Throughout the world of popular music, from Los Angeles' Troubador to New York's Bitter End, in Newport and in Nashville, rock and country/western devotees are getting to know a songwriter and performer named Doug Kershaw. Here, for the music-minded generation that knows Cash and Dylan, for the musician, is the first book of words and muisc by and about "the Lousiana Man"—his life, his heritage, and his music.
Keshaw was born and raised in the rough Louisiana bayou country, and his music is rooted in the rhythms and sounds, the cylces and struggles of Cajun life. For centuries, from the bleak winters of maritime Canada to the isolated lowlands of Louisiana, survival has been the single Cajun prerogative. To today's audiences, with their growing demand for music that comes to terms with the inexplicagble and unpredictable conditions of reality, Kershaw is an important figure. Whether his songs deal specifically with life on the bayou, like "Louisiana Man" or "Spanish Moss", or whether they reach beyond a particular cultural domain and just talk about life in the world—"You'll Never Catch Me Walking in Your Tracks"—they specak with great precision to many, young and old, who are trying to make sense of survival and finding it perhaps not so easy. Kershaw learned early that it wasn't easy—he also learned that it had to be done.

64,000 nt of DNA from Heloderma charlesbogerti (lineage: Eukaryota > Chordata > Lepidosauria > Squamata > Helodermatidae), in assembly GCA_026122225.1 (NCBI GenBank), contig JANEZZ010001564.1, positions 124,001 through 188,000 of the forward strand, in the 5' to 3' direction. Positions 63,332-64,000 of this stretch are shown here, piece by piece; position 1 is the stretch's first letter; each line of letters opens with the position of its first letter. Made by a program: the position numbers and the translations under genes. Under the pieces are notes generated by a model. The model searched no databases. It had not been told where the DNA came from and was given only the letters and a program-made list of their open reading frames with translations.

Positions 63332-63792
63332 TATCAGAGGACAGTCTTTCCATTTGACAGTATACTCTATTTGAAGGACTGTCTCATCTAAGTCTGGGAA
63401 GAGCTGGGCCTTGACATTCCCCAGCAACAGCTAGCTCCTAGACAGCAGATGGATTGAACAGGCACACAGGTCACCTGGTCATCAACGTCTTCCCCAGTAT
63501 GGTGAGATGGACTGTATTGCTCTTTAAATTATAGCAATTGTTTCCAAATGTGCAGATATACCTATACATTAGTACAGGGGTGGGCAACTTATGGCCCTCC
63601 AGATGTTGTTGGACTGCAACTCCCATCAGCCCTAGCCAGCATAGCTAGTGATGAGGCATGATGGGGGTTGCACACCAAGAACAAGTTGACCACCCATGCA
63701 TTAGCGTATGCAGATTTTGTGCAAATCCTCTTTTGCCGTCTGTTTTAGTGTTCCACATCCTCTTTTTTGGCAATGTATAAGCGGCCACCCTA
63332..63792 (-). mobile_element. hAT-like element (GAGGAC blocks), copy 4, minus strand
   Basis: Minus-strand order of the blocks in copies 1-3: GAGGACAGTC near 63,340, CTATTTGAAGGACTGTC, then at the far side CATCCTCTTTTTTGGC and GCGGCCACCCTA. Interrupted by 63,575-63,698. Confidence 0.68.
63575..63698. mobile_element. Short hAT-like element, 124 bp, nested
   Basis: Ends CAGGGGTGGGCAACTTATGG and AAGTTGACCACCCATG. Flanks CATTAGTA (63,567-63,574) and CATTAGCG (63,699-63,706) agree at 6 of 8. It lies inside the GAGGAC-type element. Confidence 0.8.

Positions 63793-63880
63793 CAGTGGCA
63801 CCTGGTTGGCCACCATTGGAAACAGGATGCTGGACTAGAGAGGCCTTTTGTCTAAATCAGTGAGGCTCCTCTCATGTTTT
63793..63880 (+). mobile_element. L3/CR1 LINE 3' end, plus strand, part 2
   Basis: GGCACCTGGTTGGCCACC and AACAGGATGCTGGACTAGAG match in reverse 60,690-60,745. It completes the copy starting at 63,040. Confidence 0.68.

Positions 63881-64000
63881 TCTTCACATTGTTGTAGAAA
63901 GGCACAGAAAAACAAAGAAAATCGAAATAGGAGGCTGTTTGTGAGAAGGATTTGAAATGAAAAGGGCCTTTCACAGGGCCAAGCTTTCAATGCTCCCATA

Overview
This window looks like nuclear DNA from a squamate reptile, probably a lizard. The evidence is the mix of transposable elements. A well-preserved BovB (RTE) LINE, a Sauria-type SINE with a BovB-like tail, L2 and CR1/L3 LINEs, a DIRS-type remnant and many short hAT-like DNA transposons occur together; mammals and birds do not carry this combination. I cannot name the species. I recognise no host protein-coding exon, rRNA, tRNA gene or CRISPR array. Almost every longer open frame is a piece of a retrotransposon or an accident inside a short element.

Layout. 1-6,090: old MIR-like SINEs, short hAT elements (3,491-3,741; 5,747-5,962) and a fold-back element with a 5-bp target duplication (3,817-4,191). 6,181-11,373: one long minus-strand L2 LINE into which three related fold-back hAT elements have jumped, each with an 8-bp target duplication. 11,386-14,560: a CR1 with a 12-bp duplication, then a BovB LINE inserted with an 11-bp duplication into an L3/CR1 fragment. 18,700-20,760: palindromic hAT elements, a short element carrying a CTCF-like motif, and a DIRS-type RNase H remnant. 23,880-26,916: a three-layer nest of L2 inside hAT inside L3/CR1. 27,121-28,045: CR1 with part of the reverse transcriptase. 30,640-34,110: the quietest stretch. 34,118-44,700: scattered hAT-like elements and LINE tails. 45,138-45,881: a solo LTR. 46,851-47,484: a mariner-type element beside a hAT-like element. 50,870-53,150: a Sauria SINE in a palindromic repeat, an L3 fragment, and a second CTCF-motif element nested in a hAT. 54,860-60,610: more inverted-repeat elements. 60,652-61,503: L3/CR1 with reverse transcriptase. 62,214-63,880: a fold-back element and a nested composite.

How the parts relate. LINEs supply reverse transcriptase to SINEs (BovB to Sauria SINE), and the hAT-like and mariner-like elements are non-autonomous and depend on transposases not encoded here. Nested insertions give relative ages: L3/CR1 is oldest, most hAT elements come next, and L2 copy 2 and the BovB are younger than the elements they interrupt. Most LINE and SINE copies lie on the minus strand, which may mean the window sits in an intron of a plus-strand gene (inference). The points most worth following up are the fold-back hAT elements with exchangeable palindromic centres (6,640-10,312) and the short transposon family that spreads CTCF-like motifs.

Although the Cajuns have been around for a long time, their music was little known until recently. Only in the 1950s did hints of something musically fresh and exciting start to drift out of the Bayou. By the early sixties, even though Kerhsaw's hit, "Louisiana Man" had sold several million copies, his appearance at the Newport Folk Festival marked a milestone—the public's first exposure to the Cajun influence on a large scale.
In 1964, "A gentleman by the name of Johnny Cash, would you believe, asked me if I would be on his premier show, and he didn't have to ask. All he had to do is say so; I was more than glad. And the outcome of that has been ... well, there's no real way to say it. But it's fantastic."
Doug Kershaw doesn't have to say it—his songs speak for themselves, from "Son of Louisiana Man" to the soft French ballad "Dans la Louisanne" to "Mama Rita in Hollywood", a song about his mother who first started to accompany him on the guitar when he was eight. Some of the songs selected for thsi collection have been heard on Kershaw's two albums, Spanish Moss and Doug Kershaw; others are fresh from his pen. He has written over 20,000 songs. Here, with notes and suggestions for playing, are 26 of the best.
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